Just as church was about to begin last Sunday, I noticed a face I hadn’t seen before.
This woman caught my attention. Not just because she was new. There was something about her that called to me.
As she went through the end of service greeting line, she was full of energy and excitement. Pastors like to see that after worship.
What she said was amazing to me. She explained that her great grandfather and mine are the same man.
She is kin.
We made a date to grab coffee and figure out the connections. I met her for the second time this morning. It turns out that she knows many more of the pieces of my family story than I do. But what she came to figure out was that my dad was “Mickey” and he officiated at her wedding, among other things.
We talked about “Macaulay” traits and quirks and about the ways she sees her mother in my face.
Wow. Living not two miles from my church is a woman whose story I share at a cellular and anecdotal level. The intersections of our lives is amazing, down to the nickname her husband uses to refer to her: “Bitsy”. I went by that name for forty years. It was a name given me by my father, he of the Macaulay penchant for words and expansively lived life.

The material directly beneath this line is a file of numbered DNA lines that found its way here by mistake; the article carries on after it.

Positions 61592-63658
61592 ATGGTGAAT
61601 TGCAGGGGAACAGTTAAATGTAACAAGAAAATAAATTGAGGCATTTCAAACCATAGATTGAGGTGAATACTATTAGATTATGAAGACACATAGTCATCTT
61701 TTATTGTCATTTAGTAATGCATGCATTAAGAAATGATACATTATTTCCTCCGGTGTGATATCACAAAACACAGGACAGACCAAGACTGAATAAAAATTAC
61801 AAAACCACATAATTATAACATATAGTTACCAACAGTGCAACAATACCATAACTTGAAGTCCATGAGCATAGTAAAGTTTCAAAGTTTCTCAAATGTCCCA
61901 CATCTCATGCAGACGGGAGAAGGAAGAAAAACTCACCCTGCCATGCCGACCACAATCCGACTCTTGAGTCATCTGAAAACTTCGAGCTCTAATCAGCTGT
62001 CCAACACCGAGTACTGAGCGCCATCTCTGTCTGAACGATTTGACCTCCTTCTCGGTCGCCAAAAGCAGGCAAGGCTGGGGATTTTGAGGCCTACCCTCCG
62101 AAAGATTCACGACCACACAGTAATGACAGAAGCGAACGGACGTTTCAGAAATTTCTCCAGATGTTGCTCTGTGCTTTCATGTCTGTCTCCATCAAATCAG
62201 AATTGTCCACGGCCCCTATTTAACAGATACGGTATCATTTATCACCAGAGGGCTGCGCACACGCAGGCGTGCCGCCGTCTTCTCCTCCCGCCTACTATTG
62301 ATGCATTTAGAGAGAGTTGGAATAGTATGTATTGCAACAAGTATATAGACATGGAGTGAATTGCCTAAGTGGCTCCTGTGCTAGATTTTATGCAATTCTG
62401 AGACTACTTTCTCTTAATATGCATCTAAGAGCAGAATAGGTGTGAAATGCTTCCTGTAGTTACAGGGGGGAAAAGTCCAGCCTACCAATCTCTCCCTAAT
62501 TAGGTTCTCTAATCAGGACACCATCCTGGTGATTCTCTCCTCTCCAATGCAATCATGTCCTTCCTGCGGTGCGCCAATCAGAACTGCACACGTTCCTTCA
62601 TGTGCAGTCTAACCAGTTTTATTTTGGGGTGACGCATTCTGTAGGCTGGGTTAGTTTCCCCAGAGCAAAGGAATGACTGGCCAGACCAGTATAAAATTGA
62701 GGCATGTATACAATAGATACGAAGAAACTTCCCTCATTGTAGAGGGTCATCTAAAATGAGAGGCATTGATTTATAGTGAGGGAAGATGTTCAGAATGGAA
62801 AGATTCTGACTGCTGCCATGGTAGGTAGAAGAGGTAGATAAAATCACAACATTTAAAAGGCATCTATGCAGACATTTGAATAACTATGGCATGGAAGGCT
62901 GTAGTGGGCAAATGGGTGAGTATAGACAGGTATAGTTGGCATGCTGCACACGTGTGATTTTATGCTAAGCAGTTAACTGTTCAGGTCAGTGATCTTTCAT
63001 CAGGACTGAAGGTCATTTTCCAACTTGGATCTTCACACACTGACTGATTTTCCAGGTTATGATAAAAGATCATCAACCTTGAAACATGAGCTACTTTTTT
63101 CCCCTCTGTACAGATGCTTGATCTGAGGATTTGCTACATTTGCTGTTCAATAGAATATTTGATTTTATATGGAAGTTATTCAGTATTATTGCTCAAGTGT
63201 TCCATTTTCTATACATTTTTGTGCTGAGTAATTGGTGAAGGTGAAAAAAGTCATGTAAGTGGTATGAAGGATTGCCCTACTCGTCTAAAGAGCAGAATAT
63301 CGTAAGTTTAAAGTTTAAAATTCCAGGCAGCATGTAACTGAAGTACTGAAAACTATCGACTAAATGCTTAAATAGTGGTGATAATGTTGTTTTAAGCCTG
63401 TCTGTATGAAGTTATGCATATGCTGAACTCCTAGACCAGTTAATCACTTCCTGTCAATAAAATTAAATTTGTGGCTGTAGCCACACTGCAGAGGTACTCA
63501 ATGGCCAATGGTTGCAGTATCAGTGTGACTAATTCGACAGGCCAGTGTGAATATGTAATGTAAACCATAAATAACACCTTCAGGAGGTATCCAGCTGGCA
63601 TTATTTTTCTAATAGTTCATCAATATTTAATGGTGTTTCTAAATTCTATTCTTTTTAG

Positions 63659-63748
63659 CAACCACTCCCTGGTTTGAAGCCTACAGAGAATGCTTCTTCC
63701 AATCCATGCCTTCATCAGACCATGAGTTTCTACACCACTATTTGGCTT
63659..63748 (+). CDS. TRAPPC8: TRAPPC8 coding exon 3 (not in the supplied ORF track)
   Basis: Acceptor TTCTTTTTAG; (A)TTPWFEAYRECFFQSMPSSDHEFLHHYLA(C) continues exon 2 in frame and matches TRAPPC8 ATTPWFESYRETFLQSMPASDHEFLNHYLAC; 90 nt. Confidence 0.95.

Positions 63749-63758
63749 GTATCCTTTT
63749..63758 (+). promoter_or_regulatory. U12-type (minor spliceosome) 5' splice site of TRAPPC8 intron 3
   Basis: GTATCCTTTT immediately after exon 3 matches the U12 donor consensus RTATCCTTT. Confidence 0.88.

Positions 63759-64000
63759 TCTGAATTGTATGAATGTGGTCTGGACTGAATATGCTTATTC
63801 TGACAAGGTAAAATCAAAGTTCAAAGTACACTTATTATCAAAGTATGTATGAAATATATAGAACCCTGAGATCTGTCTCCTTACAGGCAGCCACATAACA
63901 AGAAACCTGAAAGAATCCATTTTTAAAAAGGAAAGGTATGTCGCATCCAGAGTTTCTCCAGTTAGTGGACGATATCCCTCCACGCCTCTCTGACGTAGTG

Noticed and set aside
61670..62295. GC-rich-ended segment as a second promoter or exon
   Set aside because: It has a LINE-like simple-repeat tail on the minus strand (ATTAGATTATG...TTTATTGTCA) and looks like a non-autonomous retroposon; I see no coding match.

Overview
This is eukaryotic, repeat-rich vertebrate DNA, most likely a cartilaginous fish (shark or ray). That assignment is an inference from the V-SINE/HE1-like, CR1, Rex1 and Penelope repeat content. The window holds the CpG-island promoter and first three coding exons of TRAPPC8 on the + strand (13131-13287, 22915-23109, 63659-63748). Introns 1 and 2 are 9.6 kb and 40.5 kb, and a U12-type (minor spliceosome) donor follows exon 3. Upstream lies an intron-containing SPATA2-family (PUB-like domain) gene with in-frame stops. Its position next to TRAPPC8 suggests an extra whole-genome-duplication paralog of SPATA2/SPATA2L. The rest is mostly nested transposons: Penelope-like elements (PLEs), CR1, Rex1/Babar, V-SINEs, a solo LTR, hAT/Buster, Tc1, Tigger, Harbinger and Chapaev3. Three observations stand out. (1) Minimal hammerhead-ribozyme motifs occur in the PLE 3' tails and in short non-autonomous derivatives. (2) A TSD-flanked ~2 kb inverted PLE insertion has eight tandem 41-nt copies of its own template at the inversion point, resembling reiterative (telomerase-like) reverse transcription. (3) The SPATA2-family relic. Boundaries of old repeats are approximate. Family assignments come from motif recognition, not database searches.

We have much to catch up on, this new-found kin and I.
But for now, I am content to live in the wonder of a woman who found her way to the church I serve. In her presence I remember, name, and share the bones of heritage.
This world is wide. Kin, both biological and spiritual, arrive when we least expect them and perhaps most need them.
I’m feeling woven into the mystery of the Holy that shines from us each, lighting our way home.
please expand on the connection to me. and why do you claim only 40 years of bitsy?
Hello, dear Macaulay relatives!
Elizabeth, I am so moved to read your beautiful tribute to our connection as “new cousins”. I too have expressed excitement and joy in meeting you to my family. I also told them that I think you’re the most engaging pastor I’ve ever heard. Not surprising, or course, knowing you are descended from an array of fine Scottish ministers, including Mickey with his “expasively-lived life”..I am laughing at your saying that we connect “at the cellular level”, as well as “anecdotally”. Well, we all share that “hot: Celtic blood “, don’t you know.
It would be great to see or meet all of you in the not too distant future, .
Cousin Julie Murdoch Swanstrom Mellum
A wonderful story! The final line is especially to the point of how we might begin to learn how to let that light shine through us and invite everyone we encounter to the sense of kinship.
It’s all so wonderful, Bitsy. Fun to read about, as always. Marg Fawcett